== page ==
Two Centers of Excellence for studying basic science surrounding how hot plasmas behave, funded by the National Nuclear Security Administration, have been awarded to University of Michigan researchers.
One center — which simulates extreme astrophysics, such as exploding stars — is renewed and expanded to $12.5 million over the next five years, having received $5 million in the previous funding cycle. Carolyn Kuranz, associate professor of nuclear engineering and radiological sciences, has led the center since 2019.
The other center, which has been running since 2003, focuses on nuclear fusion and X-ray generation using pulsed power. The collaboration has been centered at Cornell University, but longtime leaders David Hammer and Bruce Kusse are passing the torch to Ryan McBride, professor of nuclear engineering and radiological sciences. This center will receive $14.5 million over five years.
Both centers are part of the NNSA’s effort to ensure that the U.S. stockpile of nuclear weapons will perform as expected since the U.S. ceased testing more than 30 years ago. This means that as old components are replaced with new, which may not be a perfect match for the original part, detailed physics simulations are needed to understand how the device will work.
The centers explore hot plasmas: materials at such a high temperature that they take a step beyond the gas phase, becoming a soup of loose electrons and positively charged ions — the atoms that gave up those electrons. This is the stuff of stars, uranium and hydrogen bombs, jets spat out by black holes and more.
“There’s overlapping science between stockpile stewardship and astrophysical systems. They’re very extreme states with high pressures, densities and temperatures,” Kuranz said.
The center Kuranz leads, called the Center for High Energy Density Laboratory Astrophysics Research, will explore four main aspects of plasmas and systems involving plasmas:
- How radiation moves through them. As a plasma’s density and temperature changes, X-rays may find it harder or easier to get through it. This in turn affects how the plasma behaves — whether it can release energy or capture it.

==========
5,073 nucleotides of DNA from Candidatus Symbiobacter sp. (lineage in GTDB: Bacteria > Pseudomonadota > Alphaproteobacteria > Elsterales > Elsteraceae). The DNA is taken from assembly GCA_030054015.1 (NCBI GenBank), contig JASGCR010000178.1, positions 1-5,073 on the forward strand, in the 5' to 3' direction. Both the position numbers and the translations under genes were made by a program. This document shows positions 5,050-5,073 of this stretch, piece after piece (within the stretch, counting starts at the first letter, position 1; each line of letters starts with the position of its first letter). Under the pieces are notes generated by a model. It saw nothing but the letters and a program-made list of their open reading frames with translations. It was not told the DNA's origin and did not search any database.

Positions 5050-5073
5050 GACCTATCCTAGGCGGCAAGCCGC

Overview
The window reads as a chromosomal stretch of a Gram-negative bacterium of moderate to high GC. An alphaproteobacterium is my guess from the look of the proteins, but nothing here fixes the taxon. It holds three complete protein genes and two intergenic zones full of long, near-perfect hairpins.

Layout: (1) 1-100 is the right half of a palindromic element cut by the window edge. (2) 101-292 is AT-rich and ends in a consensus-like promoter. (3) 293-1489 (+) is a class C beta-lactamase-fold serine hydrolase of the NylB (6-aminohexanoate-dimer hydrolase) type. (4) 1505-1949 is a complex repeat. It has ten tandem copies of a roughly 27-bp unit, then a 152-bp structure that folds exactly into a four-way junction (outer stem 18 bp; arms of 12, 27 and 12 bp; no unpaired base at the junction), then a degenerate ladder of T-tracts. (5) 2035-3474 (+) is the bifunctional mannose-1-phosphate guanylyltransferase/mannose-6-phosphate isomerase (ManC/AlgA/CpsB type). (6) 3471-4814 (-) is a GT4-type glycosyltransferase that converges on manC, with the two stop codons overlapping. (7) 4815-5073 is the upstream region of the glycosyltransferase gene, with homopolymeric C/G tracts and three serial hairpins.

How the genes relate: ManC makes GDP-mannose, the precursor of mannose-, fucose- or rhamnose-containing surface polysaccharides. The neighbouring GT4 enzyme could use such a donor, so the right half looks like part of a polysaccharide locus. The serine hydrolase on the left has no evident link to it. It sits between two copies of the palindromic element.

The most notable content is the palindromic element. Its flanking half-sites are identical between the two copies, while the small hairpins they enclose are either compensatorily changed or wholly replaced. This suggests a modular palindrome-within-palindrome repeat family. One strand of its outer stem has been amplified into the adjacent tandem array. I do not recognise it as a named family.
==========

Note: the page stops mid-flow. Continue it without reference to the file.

- How plasmas mix. Massive stars synthesize elements necessary for life, such as the iron in our blood. It is important to understand how these heavy materials are ejected from the cores of stars, where they are formed and mix with lighter elements during a supernova explosion.
- Magnetized systems. Full of roving electrons and ions, plasmas can support powerful magnetic fields. Magnetized plasma can shed light on how stars are born, how black holes swallow the material around them and how Earth’s magnetic field bows against the rain of plasma coming from the sun.
- How to measure plasmas. Plasmas in the lab form, evolve and dissipate roughly a million times faster than the blink of an eye. In that evolution, they can give away secrets of collapsing stars and the cores of exploding atomic bombs, but understanding what happens in all three dimensions requires multiple ways of measuring the plasma. The team will experiment with different kinds of 2D imaging to get a handle on how the plasma evolves in space and time.
Kuranz and her colleagues will run experiments with lasers and machines that generate powerful magnetic pulses and then use that data to refine physics models that describe the dynamics they measure.